Malcolm Wicks: Biomass, here defined as farm waste, animal waste derived fuel (such as poultry litter and, meat and bone), straw, energy crops, sawdust, wood pellets, olive pellets, sunflower pellets, cereal products, palm oil kernels and nuts, tall oil and municipal solid waste (biodegradable fraction) is estimated to have contributed as follows to electricity supplied through the public electricity distribution systems of the United Kingdom:
|Generation from biomass transferred to the public distribution system (GWh)||Total electricity supplied (GWh)||Biomass as a proportion of supply (percentage)|
| Note: These figures are the latest available data and include the contribution of biomass co-fired with fossil fuels. Source: Digest of UK Energy Statistics, 2006.|
Following endorsement by the European Council of the European Commission's strategic energy review of earlier this year, we expect the Commission to bring forward proposals for legislation in the autumn.
Dr. Cable: To ask the Secretary of State for Business, Enterprise and Regulatory Reform how many (a) fast-track voluntary arrangements and (b) post-bankruptcy individual voluntary arrangements have been made in each year since the introduction of the Enterprise Act 2002. 
Charles Hendry: To ask the Secretary of State for Business, Enterprise and Regulatory Reform whether he has received representations opposing the producer compliance schemes requirement under the waste electrical and electronic equipment directive for all participants to be jointly and severally liable for other businesses within the scheme. 
The WEEE regulations prevent a producer from being excluded from a scheme part way through a compliance period. Producer compliance schemes have made representations on this in relation to a situation when a producer fails to pay its membership fees and thus the scheme has the obligation but has not received the necessary payments
from the producer to cover the associated costs. However producer compliance schemes are required under the regulations to ensure that they have sufficient resources to fully discharge the obligation of their members. If a producer does not adhere to membership requirements, such as payment of fees etc., the scheme can use existing debt recovery regulations to pursue the producer.
Dan Norris: To ask the Secretary of State for Business, Enterprise and Regulatory Reform what total amount has been paid to date to former miners in Wansdyke constituency following claims for compensation for (a) respiratory disease and (b) vibration white finger.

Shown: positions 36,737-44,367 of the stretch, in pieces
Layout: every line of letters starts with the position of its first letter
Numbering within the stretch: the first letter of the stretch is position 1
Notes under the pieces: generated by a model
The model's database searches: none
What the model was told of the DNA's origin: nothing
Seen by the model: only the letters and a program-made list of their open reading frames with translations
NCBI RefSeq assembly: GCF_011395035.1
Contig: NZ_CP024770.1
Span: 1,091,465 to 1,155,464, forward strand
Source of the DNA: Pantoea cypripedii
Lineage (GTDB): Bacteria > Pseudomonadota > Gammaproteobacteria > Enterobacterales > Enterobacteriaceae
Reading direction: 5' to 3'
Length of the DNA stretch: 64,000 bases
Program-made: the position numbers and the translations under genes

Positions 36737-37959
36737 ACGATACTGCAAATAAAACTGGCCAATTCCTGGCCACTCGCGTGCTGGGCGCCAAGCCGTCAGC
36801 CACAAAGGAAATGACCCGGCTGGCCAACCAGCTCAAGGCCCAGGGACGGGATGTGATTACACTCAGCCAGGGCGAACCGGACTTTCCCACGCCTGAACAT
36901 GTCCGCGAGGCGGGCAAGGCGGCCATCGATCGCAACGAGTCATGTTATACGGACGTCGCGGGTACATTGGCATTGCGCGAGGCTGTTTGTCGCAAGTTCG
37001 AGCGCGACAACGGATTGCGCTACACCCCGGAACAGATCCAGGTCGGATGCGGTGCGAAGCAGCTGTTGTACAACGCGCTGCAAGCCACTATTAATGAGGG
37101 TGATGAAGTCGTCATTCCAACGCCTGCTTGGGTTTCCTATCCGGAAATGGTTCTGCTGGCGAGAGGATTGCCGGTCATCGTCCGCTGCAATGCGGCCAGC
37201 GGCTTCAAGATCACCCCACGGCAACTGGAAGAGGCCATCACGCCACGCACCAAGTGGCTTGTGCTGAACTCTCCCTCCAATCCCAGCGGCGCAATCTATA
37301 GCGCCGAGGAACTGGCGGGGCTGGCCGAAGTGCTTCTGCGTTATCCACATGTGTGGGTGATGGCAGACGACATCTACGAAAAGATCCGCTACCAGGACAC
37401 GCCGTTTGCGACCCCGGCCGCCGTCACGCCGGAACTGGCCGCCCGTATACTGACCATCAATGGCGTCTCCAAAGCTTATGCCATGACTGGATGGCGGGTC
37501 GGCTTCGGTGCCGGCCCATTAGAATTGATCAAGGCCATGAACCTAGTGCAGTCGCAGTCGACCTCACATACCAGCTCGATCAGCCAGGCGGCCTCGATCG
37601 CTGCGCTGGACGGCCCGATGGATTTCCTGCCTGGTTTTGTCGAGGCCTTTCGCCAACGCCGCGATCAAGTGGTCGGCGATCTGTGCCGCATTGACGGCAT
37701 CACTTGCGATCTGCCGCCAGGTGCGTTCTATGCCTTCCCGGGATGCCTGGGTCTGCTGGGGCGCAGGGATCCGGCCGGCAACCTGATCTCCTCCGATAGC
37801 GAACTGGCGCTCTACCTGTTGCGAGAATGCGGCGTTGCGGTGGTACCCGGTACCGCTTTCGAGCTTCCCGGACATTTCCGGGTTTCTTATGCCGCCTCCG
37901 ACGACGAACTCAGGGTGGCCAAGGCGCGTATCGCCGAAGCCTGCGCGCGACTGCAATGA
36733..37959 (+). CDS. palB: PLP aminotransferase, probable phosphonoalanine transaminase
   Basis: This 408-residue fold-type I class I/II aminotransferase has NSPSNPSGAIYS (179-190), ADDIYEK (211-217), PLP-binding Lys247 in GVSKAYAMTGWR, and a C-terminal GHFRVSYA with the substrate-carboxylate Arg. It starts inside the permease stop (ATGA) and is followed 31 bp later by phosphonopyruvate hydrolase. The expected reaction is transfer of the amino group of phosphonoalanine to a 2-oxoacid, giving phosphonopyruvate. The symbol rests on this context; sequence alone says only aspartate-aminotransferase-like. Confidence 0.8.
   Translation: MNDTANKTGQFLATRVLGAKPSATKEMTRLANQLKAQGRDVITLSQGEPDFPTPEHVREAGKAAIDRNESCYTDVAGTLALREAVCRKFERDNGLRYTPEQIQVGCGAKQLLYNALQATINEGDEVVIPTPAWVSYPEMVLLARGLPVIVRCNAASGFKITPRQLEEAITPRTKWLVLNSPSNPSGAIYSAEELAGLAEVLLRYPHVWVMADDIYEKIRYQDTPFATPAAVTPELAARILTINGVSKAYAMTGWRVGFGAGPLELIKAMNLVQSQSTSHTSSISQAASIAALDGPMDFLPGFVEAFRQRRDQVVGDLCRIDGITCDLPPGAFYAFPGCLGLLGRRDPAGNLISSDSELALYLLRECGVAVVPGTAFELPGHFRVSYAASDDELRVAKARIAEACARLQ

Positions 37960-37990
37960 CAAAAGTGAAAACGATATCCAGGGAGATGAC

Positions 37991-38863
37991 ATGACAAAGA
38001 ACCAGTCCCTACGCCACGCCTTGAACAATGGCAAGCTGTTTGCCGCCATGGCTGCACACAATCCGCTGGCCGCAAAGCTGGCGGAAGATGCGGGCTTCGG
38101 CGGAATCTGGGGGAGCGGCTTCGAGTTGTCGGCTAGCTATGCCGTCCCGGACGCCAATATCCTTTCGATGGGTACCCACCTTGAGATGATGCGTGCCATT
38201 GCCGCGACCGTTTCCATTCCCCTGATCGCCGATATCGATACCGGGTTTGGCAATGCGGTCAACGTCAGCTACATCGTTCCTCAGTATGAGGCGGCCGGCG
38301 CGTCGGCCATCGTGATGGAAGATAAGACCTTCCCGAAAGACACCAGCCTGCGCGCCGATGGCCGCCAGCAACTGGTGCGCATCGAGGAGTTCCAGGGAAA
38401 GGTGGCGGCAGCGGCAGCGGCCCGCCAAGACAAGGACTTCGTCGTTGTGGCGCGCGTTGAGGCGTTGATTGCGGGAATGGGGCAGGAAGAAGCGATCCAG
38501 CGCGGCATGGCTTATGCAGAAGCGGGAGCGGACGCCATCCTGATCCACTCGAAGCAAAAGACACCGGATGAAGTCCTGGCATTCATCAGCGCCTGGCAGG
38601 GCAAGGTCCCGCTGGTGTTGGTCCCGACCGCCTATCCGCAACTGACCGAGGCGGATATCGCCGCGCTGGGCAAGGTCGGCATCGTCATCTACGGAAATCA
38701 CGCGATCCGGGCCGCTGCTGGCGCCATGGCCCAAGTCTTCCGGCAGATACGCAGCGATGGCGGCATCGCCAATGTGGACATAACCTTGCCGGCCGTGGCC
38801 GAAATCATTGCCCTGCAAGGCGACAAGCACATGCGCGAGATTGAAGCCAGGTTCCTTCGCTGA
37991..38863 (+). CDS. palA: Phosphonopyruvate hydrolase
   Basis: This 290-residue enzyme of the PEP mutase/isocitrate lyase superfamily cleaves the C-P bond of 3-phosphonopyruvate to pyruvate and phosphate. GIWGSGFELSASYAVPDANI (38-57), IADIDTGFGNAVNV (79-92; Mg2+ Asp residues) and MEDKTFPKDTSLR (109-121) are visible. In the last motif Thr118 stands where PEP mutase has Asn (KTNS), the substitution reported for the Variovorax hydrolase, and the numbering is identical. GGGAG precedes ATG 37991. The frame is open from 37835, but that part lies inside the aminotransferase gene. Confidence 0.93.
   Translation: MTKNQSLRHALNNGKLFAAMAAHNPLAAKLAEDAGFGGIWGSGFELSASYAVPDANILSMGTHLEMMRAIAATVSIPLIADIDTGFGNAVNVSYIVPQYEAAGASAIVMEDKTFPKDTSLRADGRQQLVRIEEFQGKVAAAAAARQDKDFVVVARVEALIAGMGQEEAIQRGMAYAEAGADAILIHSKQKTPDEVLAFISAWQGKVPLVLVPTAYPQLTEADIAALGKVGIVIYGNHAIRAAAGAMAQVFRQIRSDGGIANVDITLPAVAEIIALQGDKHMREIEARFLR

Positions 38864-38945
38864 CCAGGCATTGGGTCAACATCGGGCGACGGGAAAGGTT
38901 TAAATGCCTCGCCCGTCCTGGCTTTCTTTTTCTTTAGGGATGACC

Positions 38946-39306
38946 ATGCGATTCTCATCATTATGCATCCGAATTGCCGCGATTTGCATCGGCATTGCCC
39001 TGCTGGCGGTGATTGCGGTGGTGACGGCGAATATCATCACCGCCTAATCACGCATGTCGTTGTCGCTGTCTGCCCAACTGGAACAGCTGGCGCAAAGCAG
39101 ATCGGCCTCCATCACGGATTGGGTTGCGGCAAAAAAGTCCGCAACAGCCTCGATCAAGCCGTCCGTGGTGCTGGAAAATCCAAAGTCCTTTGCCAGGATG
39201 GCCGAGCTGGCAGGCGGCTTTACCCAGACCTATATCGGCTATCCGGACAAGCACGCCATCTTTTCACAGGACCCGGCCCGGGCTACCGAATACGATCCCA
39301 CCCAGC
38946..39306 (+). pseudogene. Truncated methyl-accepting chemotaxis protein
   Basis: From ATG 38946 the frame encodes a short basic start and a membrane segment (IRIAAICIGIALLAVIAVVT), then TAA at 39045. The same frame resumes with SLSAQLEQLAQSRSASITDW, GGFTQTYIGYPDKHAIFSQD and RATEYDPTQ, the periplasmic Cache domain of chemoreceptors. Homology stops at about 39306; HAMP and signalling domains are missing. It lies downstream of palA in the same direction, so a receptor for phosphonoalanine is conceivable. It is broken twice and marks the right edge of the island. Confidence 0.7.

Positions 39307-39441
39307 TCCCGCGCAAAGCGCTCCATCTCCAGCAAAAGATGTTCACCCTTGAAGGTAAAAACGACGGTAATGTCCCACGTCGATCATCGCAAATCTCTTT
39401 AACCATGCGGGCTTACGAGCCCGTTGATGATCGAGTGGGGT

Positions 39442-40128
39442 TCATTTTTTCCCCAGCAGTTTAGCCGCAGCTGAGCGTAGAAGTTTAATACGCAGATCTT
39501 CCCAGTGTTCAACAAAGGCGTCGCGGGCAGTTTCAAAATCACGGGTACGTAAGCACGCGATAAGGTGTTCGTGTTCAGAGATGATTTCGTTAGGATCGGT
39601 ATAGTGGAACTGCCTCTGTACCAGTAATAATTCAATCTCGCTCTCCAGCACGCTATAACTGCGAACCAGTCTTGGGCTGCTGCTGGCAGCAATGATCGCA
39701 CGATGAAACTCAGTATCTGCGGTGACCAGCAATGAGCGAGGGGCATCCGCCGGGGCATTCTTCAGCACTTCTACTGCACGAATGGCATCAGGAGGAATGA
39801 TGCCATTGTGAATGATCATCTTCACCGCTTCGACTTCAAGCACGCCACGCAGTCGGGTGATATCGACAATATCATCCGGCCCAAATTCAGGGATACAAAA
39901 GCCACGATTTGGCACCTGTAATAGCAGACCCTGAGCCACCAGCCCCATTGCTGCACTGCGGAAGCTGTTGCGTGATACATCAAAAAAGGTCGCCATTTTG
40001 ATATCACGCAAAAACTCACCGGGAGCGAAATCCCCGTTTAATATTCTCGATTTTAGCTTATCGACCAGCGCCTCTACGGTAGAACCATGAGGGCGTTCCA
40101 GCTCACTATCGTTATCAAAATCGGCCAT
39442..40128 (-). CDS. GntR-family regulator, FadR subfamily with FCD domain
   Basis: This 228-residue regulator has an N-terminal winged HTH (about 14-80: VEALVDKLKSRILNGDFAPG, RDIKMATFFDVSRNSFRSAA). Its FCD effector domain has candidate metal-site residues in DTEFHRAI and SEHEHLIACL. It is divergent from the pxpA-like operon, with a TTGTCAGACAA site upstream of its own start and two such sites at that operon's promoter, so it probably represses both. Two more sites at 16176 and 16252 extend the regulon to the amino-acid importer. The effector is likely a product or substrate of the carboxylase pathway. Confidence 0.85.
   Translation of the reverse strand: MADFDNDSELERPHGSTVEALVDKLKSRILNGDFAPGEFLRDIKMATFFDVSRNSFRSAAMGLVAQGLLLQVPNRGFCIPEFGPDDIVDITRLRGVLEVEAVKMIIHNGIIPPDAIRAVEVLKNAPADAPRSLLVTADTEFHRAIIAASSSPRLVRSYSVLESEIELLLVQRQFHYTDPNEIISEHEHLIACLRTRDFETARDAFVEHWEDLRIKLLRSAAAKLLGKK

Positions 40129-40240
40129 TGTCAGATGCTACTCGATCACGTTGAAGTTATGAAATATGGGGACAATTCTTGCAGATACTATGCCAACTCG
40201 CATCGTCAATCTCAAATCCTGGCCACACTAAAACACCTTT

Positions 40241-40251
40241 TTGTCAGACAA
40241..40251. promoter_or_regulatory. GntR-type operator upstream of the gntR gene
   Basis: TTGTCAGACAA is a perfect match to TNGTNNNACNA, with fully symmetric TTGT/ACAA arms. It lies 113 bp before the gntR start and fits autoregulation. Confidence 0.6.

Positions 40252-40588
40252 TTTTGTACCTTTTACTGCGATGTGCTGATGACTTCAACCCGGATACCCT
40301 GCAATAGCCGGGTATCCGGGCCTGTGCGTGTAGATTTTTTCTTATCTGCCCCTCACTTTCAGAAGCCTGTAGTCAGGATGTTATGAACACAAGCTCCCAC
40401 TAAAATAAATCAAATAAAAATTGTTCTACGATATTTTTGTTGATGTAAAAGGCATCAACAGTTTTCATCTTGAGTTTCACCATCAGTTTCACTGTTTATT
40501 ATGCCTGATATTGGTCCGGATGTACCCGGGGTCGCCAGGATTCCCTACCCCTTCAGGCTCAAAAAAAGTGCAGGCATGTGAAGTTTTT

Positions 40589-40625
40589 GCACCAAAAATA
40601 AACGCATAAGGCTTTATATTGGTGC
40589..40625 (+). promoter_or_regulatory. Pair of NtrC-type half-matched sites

Malcolm Wicks: The total amount of compensation paid to former miners and their families in the Wansdyke constituency for chronic obstructive pulmonary disease is £33.5 million, and for vibration white finger is £8,550.
Mr. Djanogly: To ask the Secretary of State for Business, Enterprise and Regulatory Reform what steps are taken by the Official Receiver in creditor bankruptcy cases to assess the return to creditors that would be achieved through (a) the appointment of an insolvency practitioner as trustee in bankruptcy and (b) a fast track voluntary agreement. 
Mr. McFadden: In all bankruptcy cases the Official Receiver will identify, and establish valuations for, assets in the bankrupt's estate. Where there are sufficient assets to warrant the appointment of an insolvency practitioner as trustee, then a first meeting of creditors is called for creditors to vote for the insolvency practitioner of their choice who will have responsibility for the realisation of assets and distribution of funds to creditors.
Since 2002 the Insolvency Service has had a policy of retaining and dealing with cases where asset realisations are straightforward and creditors have not indicated they wish to appoint an insolvency practitioner. In most cases this provides a higher return to creditors.
All bankrupts are provided with the "Guide to Bankruptcy", which sets out the various alternatives to bankruptcy. If the facts of the case suggest that a fast
track voluntary arrangement is appropriate, it will also be discussed with the bankrupt at interview. The key factor in determining whether an FTVA is appropriate is whether the creditors will receive a better return from the FTVA than they could obtain in the bankruptcy.
Mr. Djanogly: To ask the Secretary of State for Business, Enterprise and Regulatory Reform what steps are taken by the Official Receiver in creditor bankruptcy cases to ensure that the best return to the bankrupt's creditors is achieved. 
Mr. McFadden: In all bankruptcy cases the Official Receiver will identify what assets are comprised in the bankrupt's estate and will obtain third-party verification of the valuations given by the bankrupt.
Where there are sufficient assets to warrant the appointment of an insolvency practitioner as trustee, a first meeting of creditors is called, and the creditors vote for the insolvency practitioner of their choice who is responsible for the realisation of the assets and distribution of funds to creditors.
Since 2002 The Insolvency Service has had a policy of retaining and dealing with cases where asset realisations are straightforward and creditors have not expressed a wish to appoint an insolvency practitioner. In the majority of cases this provides a greater return for creditors.
In cases where the Official Receiver forms the view that an individual voluntary arrangement or fast track voluntary arrangement would produce a better return to creditors than a bankruptcy, he will inform the bankrupt of these options.